In fact Alex is the first person to have ever won the Piolets d’Or without ever having lead a pitch of ice. Just before they started their epic climb Tommy noticed that Alex had brought the wrong type of crampons. His crampons would only attach to mountaineering boots; he was wearing Gore-Tex tennis shoes. So their already dangerous climb had the added threat of Alex losing his crampons mid climb. However as they climbed they knew that two famous alpine climbers from Patagonia were already attempting the same challenge. One of the climbers Rolo Garibotti a climber who literally wrote the book on Patagonia alpine climbing was feeling sick and they decided to descend mid route. On their descent they met up with Alex and Tommy. Rolo knew that Alex had the wrong crampons and in an amazing show of kindness he gave Alex the crampons he needed to complete the route. Rolo’s party was forced to abort their quest and he decided to give Alex the tools he needed to complete the climb. Which was an amazing show of kindness and benevolence from an amazing climber. How often do you see the New York Yankees handing a baseball bat to the hitter for the Boston Red Sox?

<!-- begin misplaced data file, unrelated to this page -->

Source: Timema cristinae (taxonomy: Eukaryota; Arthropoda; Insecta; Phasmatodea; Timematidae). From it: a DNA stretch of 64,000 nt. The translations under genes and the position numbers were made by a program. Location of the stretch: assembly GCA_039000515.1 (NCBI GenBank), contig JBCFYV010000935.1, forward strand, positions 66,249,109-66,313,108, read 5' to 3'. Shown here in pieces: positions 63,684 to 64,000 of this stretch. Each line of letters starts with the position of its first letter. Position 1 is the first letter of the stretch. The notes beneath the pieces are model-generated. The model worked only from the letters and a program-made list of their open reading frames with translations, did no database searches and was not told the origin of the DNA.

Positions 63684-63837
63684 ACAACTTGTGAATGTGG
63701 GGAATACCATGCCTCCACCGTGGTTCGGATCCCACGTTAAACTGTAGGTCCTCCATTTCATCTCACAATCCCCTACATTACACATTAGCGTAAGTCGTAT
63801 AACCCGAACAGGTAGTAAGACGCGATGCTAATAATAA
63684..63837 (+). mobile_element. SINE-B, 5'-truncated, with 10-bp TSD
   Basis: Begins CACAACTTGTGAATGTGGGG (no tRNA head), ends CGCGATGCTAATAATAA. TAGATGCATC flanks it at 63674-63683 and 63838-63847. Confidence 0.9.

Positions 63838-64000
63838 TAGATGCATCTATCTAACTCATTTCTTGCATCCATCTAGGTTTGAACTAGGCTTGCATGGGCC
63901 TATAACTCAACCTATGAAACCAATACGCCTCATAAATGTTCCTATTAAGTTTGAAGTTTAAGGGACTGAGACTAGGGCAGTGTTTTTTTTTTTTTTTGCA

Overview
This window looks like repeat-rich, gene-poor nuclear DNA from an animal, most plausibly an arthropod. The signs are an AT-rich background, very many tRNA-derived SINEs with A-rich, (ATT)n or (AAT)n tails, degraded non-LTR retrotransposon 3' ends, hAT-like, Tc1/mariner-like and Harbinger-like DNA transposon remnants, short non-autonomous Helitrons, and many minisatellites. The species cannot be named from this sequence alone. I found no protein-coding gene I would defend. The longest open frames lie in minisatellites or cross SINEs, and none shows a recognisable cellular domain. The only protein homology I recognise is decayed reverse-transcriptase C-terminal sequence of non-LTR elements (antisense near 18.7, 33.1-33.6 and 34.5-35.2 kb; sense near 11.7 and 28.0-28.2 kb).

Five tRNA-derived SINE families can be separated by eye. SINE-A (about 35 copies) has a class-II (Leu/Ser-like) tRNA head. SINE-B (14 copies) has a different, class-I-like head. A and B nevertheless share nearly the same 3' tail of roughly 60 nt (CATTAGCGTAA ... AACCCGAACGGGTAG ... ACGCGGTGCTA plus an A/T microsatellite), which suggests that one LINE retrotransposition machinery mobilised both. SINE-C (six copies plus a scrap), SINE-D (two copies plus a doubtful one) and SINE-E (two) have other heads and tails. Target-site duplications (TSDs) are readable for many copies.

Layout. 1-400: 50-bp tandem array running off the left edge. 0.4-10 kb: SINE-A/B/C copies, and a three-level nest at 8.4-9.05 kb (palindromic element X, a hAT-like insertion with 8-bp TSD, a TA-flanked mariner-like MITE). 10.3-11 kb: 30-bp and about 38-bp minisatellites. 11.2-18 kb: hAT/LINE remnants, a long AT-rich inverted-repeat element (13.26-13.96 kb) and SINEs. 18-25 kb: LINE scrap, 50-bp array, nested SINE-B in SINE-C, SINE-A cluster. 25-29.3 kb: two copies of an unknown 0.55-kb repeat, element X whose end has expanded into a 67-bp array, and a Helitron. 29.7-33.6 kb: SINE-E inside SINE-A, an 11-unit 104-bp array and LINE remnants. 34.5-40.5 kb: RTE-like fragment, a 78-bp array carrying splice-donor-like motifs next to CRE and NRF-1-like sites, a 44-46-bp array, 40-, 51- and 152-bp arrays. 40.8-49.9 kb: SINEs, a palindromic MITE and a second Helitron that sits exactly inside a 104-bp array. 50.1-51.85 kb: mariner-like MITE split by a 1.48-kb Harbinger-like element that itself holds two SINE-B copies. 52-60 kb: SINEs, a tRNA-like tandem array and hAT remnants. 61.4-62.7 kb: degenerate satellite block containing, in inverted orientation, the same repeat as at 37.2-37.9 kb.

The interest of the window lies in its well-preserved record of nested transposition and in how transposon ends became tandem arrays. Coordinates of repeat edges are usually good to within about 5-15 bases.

It is acts of kindness like the one demonstrated by Rolo on Fit Roy that truly describe the hiking and climbing community. We are friends within the mountains and we care about one another. I never feel strange asking someone how far away I am from the summit, or how his or her trip went. That confidence does not carry over to my journeys along a Boston Subway.